Gideon Appah b. 1987 in Accra, Ghana is a Urban Contemporary painter whose practice was developed by a curiosity of the ‘ Baba Ijebu’, translated into English as the ‘ Fortune Numbers’.
Persons within West African culture can readily have the lotto numbers prescribed to them morning, afternoon and evening at street vendors, better referred to as the lotto kiosks, a place regularly visited by many Ghanians despite the strong influence of Christianity in West Africa.
When gambling, a ritual under strict instruction is employed by all utilizing card games, otherwise known as ‘Lotto’ or ‘Lottery’. The game which originated from Ghana, was introduced into Nigeria by a native of Ijebu-Ode in Ogun State. To win the Lotto, a gambler must play a set of numbers that tallies with what the Lotto manager brings out after the game has been closed. For a player to win, he or she must get his numbers through guess work or from a product of map reading, usually taken from selected visual stimuli in city and rural areas. Lotto demands from its players no skills or techniques, but luck and ability to forecast correctly promising wealth and fortune. Many players whom doubt their luck depend on forecasters, who themselves are veterans in the game, and are believed to have acquired the capacity to predict likely winning numbers by studying the result charts of many years. The negative effects of ‘Baba Ijebu’ in the society today are prevalent and the amount of time and money people dedicate to it without winning anything becomes a reason for concern for many youths have been rendered hopeless by the game.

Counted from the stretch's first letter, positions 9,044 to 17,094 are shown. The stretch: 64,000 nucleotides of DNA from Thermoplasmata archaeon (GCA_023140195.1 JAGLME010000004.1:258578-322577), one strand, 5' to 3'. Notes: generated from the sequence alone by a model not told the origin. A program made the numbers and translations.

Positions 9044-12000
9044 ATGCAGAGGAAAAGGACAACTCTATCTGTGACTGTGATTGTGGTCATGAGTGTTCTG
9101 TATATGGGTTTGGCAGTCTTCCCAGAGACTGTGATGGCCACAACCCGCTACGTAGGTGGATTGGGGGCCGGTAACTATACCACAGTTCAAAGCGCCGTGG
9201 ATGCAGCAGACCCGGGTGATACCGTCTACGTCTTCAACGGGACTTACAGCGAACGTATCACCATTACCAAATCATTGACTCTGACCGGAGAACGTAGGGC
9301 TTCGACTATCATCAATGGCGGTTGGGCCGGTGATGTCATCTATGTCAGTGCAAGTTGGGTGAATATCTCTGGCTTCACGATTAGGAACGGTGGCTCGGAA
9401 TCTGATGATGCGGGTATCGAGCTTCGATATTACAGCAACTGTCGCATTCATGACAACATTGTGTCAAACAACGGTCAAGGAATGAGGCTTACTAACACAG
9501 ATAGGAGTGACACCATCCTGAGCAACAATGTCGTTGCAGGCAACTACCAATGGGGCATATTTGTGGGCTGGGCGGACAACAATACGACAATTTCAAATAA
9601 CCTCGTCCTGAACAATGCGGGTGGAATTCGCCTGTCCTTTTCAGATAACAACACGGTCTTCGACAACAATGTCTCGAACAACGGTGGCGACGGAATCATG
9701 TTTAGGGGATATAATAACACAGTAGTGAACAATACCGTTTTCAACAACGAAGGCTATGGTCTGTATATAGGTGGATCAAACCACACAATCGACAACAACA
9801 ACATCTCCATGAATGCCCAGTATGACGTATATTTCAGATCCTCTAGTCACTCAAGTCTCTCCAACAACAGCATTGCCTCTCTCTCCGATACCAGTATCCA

Appah’s artistic practice comprises of non- preset mark making, a process in which is in no way inhibited by accurate assumptions or prescribed belief with regards to Western African practice. Appah’s artworks are the result of a continuous and uncontrolled desire to investigate how superstitious patterns of structure operate and the complexities promised by an often false promise of wealth and fortune. The result is one that is laden with anxious palimpsests and narratives of hopeful individuals from Western Africa.
Appah recently hosted his first solo exhibition in March 2017 of this year at the Absa gallery located in Johannesburg CBD as a result of being awarded as a merrit winner. Since then Gideon has participated in a group exhibition ‘Arising African Perspectives’ at Lars Christian Bode gallery in Germany; The 1:54 Art Fair in New York; Gallery 1957 in Ghana and now The Melrose Gallery.